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POCUS for Pus

November 18, 2016

Short Attention Span Summary

Pus Hocus POCUS
This was a systematic review of 6 observational studies, 4 pediatric and 2 adult, that found the combined diagnostic accuracy of point of care ultrasound (POCUS) to be quite good for determining which skin infections were abscesses vs cellulitis: “sensitivity of 97% (95%CI 94-98%), specificity of 83% (95%CI 75-88%), LR+ of 5.5 (95%CI 3.7-8.2), and LR- of 0.04 (95%CI 0.02-0.08%).”

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POCUS is accurate in helping decide which skin infections need incision and drainage vs treatment for cellulitis only.


Acad Emerg Med. 2016 Oct 21. doi: 10.1111/acem.13049. [Epub ahead of print]

Point-of-Care Ultrasound for Diagnosis of Abscess in Skin and Soft Tissue Infections.

Subramaniam S1, Bober J2, Chao J2, Zehtabchi S2.

Author information:

1Department of Emergency Medicine, State University of new York, Downstate Medical Center, Brooklyn, NY. Subramaniam.sathyaseelan@gmail.com.

2Department of Emergency Medicine, State University of new York, Downstate Medical Center, Brooklyn, NY.



Traditionally, emergency department (ED) physicians rely on their clinical examination to differentiate between cellulitis and abscess when evaluating skin and soft tissue infections (SSTI). Management of an abscess requires incision and drainage, whereas cellulitis generally requires a course of antibiotics. Misdiagnosis often results in unnecessary invasive procedures, sedations (for incision and drainage in pediatric patients), or a return ED visit for failed antibiotic therapy.


To describe the operating characteristics of point-of-care ultrasound (POCUS) compared to clinical examination in identifying abscesses in ED patients with SSTI.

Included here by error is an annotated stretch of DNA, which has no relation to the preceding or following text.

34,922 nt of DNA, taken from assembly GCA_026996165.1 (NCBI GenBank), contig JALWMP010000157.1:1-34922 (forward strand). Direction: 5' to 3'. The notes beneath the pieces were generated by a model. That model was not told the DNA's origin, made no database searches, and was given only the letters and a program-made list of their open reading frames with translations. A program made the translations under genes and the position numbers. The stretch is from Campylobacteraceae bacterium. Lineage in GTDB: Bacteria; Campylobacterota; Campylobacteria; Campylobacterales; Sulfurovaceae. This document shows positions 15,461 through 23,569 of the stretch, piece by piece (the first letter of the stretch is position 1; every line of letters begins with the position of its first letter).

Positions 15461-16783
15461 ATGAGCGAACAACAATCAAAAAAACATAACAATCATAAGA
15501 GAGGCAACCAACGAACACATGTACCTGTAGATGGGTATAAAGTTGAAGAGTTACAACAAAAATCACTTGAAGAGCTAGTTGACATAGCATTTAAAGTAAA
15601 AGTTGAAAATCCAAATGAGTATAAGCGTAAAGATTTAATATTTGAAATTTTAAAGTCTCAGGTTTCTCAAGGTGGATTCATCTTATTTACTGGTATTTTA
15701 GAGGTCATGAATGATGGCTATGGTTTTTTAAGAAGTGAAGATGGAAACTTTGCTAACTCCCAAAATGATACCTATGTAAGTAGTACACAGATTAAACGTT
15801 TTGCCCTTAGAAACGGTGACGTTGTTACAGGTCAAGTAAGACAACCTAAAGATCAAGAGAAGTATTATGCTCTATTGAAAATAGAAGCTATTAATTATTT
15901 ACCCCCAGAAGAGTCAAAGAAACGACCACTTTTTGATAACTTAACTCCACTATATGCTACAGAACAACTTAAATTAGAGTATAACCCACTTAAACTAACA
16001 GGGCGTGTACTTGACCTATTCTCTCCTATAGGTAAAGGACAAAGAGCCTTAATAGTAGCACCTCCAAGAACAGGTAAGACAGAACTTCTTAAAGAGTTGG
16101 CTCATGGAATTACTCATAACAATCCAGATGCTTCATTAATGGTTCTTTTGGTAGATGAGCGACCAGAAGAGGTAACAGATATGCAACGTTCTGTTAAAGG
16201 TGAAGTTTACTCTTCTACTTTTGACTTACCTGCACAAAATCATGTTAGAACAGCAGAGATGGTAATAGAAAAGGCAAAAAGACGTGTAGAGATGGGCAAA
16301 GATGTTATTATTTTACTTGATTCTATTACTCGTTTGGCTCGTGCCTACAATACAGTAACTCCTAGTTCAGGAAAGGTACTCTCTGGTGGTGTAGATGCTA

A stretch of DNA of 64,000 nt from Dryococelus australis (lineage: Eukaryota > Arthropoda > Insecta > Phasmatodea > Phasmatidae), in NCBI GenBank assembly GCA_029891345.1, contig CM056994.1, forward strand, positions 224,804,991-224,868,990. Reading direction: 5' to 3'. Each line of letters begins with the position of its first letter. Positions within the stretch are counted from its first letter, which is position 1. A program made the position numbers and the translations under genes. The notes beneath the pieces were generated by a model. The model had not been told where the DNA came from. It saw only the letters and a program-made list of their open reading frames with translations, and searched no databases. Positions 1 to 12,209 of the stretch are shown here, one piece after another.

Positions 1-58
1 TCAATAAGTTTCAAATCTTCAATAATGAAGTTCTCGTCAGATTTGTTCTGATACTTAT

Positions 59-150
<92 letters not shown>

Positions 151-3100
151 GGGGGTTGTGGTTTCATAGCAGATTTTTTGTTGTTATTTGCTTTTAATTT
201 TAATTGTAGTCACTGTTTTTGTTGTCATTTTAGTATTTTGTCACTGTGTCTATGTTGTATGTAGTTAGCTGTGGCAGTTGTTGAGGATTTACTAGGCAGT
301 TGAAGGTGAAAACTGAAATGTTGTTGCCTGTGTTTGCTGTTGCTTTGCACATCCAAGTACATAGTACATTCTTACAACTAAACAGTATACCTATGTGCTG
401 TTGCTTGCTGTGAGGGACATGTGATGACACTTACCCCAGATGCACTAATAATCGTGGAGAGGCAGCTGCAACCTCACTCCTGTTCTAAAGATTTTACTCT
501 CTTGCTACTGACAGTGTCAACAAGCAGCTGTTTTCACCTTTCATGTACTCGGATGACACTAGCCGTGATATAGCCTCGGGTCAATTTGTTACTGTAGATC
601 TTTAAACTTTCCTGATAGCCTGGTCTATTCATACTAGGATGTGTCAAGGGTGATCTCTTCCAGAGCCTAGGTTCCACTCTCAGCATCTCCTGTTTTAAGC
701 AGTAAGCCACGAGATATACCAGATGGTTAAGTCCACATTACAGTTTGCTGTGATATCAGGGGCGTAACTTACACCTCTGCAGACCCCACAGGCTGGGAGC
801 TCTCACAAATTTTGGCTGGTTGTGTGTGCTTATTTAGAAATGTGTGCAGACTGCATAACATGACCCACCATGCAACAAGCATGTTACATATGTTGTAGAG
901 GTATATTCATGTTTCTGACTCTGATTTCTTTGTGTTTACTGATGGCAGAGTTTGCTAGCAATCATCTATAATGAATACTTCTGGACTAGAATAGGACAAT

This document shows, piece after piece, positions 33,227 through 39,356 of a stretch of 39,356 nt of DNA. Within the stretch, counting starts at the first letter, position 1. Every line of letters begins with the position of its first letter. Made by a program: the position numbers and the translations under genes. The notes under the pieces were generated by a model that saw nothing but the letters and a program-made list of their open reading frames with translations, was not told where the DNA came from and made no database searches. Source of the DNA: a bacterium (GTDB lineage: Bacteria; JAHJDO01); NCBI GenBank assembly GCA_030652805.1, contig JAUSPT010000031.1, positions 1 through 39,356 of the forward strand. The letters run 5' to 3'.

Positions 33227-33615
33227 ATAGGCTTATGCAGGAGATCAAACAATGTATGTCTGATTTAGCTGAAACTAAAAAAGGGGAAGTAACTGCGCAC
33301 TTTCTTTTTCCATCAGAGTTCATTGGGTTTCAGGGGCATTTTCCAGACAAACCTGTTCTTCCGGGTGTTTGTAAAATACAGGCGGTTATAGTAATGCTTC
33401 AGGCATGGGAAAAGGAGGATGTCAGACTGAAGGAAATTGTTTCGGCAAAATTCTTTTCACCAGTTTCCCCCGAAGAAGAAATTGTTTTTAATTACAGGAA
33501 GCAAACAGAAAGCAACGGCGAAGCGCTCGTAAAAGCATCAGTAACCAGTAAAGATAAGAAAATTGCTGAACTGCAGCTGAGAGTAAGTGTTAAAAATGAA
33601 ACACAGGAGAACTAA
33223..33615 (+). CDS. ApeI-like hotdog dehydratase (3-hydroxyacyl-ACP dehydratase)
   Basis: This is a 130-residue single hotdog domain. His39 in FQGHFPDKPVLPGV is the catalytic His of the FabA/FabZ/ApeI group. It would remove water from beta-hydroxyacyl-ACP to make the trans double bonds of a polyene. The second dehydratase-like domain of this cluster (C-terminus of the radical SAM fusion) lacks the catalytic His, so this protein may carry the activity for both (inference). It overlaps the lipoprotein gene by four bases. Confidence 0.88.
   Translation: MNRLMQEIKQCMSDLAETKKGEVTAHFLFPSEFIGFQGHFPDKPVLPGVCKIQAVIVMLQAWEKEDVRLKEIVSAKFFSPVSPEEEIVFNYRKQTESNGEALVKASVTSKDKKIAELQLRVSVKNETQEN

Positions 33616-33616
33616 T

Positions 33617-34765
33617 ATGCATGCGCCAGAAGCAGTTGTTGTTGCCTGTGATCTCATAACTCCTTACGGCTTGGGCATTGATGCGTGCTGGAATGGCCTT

We systematically searched Medline, Web of Science, EMBASE, CINAHL, and Cochrane Library databases from inception until May 2015. Trials comparing POCUS with clinical examination to identify abscesses when evaluating SSTI in the ED were included. Trials that included intraoral abscesses or abscess drainage in the operating room were excluded. Presence of an abscess was defined by drainage of pus. Absence of an abscess was defined as no pus drainage upon incision and drainage, or resolution of SSTI without pus drainage at follow up. Quality of trials was assessed using the QUADAS- 2 tool. Operating characteristics were reported as sensitivity, specificity, positive likelihood, and negative likelihood ratios, with their respective 95% confidence intervals (CI). Summary measures were calculated by generating a hierarchical summary receiver operating characteristic (HSROC) model.


Of 3203 references identified, 6 observational studies (4 pediatric trials and 2 adult trials) with a total of 800 patients were included. Two trials compared clinical examination with clinical examination plus POCUS. The other 4 trials directly compared clinical examination to POCUS. The POCUS HSROC revealed a sensitivity of 97% (95%CI 94-98%), specificity of 83% (95%CI 75-88%), LR+ of 5.5 (95%CI 3.7-8.2), and LR- of 0.04 (95%CI 0.02-0.08%)


Existing evidence indicates that POCUS is useful in identifying abscess in ED patients with SSTI. In cases where physical examination is equivocal, POCUS can assist physicians to distinguish abscess from cellulitis. This article is protected by copyright. All rights reserved.

PMID: 27770490 [PubMed – as supplied by publisher]

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